(i) When apportioning to the segments the sum of (A) the maximum tax-deductible amount, which is determined for a qualified defined-benefit pension plan as a whole pursuant to the Internal Revenue Code at Title 26 of the U.S. C., as amended, and (B) the accumulated value of the prepayment credits not already allocated to segments, the contractor shall use a base that considers the otherwise assignable pension costs or the funding levels of the individual segments.
(ii) When apportioning amounts deposited to a funding agency to segments, contractors shall use a base that is representative of the assignable pension costs, determined in accordance with 9904.412-50(c) for the individual segments. However, for qualified defined-benefit pension plans, the contractor may first apportion amounts funded to the segment or segments subject to this Standard.
(2) Separate pension cost for a segment shall be calculated whenever any of the following conditions exist for that segment, provided that such condition(s) materially affect the amount of pension cost allocated to the segment:
(i) There is a material termination of employment gain or loss attributable to the segment,
(ii) The level of benefits, eligibility for benefits, or age distribution is materially different for the segment than for the average of all segments, or
(iii) The appropriate actuarial assumptions are, in the aggregate, materially different for the segment than for the average of all segments. Calculations of termination of employment gains and losses shall give consideration to factors such as unexpected early retirements, benefits becoming fully vested, and reinstatements or transfers without loss of benefits. An amount may be estimated for future reemployments.
(3) Pension cost shall also be separately calculated for a segment under circumstances where -
(ii) The ratios of market value of the assets to actuarial accrued liabilities for each of the merged or separated plans are materially different from one another after applying the benefits in effect after the pension plan merger or pension plan division.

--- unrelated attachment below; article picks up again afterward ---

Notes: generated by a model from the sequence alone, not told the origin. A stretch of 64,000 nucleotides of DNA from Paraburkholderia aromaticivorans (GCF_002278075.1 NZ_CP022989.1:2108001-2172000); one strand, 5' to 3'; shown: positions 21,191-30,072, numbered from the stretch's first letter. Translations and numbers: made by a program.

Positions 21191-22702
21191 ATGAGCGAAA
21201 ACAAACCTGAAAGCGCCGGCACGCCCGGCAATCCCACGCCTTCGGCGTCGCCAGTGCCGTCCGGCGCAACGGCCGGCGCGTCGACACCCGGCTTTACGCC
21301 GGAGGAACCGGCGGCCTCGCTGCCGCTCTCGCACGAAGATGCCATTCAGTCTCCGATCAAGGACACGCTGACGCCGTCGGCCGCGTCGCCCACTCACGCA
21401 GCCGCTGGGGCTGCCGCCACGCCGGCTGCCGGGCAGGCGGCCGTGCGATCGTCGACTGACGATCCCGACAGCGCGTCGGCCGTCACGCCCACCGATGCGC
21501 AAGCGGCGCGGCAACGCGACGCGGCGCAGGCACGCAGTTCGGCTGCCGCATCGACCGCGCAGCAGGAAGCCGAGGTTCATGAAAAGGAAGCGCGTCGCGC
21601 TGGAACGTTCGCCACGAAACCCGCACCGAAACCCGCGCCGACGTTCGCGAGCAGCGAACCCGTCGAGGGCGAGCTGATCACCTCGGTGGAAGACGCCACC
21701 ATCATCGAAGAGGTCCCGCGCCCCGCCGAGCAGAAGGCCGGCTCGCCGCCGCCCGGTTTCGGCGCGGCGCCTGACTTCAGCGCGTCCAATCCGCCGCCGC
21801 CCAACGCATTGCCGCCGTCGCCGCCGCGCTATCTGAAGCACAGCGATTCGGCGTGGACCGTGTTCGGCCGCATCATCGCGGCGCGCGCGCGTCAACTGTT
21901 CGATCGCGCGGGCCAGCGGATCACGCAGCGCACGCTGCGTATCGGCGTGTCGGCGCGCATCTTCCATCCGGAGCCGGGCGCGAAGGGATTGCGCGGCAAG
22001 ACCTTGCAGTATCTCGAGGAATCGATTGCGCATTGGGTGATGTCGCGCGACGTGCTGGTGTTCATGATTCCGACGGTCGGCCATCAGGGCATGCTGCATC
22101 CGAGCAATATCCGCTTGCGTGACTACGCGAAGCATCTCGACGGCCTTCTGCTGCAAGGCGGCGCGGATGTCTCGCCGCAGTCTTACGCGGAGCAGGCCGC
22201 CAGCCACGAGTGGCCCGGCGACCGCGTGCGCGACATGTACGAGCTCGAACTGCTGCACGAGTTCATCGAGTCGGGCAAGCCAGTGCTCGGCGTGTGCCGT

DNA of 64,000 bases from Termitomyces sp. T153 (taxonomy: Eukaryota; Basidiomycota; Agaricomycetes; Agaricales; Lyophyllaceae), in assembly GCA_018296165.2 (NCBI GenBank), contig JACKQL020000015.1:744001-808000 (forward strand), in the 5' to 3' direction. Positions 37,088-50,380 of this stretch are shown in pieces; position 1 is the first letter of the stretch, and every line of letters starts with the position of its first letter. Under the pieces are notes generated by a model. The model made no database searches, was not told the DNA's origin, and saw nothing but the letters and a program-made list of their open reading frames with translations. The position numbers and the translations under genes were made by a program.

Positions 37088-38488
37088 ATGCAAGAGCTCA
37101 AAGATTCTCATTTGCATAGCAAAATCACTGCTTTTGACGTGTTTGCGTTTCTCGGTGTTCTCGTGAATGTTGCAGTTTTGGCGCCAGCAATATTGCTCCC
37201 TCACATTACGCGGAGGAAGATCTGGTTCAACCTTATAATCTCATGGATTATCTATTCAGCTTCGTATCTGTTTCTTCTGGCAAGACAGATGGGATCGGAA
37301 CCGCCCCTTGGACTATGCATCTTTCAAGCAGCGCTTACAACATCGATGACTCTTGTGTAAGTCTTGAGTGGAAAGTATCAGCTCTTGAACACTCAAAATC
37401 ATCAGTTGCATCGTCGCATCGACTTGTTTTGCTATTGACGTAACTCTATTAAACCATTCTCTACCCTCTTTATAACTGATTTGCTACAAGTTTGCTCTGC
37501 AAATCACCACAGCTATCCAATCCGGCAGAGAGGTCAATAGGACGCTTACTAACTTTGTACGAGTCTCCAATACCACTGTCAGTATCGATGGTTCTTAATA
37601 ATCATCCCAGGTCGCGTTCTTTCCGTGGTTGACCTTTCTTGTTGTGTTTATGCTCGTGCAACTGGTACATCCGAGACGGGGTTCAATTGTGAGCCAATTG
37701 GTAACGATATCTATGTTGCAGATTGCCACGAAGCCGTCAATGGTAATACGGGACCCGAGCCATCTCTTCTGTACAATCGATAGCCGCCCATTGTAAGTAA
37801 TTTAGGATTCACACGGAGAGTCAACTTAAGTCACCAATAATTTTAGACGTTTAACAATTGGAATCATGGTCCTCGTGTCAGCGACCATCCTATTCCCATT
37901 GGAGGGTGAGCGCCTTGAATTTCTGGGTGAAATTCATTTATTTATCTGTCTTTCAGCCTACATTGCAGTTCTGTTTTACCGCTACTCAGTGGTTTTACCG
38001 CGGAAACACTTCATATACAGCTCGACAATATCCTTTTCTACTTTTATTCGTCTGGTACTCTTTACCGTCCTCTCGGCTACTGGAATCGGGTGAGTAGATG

(4) For a segment whose pension costs are required to be calculated separately pursuant to paragraphs (c) (2) or (3) of this subsection, such calculations shall be prospective only; pension costs need not be redetermined for prior years.
(5) For a segment whose pension costs are either required to be calculated separately pursuant to paragraph (c)(2) or (c)(3) of this subsection or calculated separately at the election of the contractor, there shall be an initial allocation of a share in the undivided market value of the assets of the pension plan to that segment, as follows:
(i) If the necessary data are readily determinable, the funding agency balance to be allocated to the segment shall be the amount contributed by, or on behalf of, the segment, increased by income received on such assets, and decreased by benefits and expenses paid from such assets. Likewise, the accumulated value of permitted unfunded accruals to be allocated to the segment shall be the amount of permitted unfunded accruals assigned to the segment, increased by interest imputed to such assets, and decreased by benefits paid from sources other than the funding agency; or
(ii) If the data specified in paragraph (c)(5)(i) of this subsection are not readily determinable for certain prior periods, the market value of the assets of the pension plan shall be allocated to the segment as of the earliest date such data are available. Such allocation shall be based on the ratio of the actuarial accrued liability of the segment to the plan as a whole, determined in a manner consistent with the immediate gain actuarial cost method or methods used to compute pension cost. Such assets shall be brought forward as described in paragraph (c)(7) of this subsection.
(6) If, prior to the time a contractor is required to use this Standard, it has been calculating pension cost separately for individual segments, the amount of assets previously allocated to those segments need not be changed.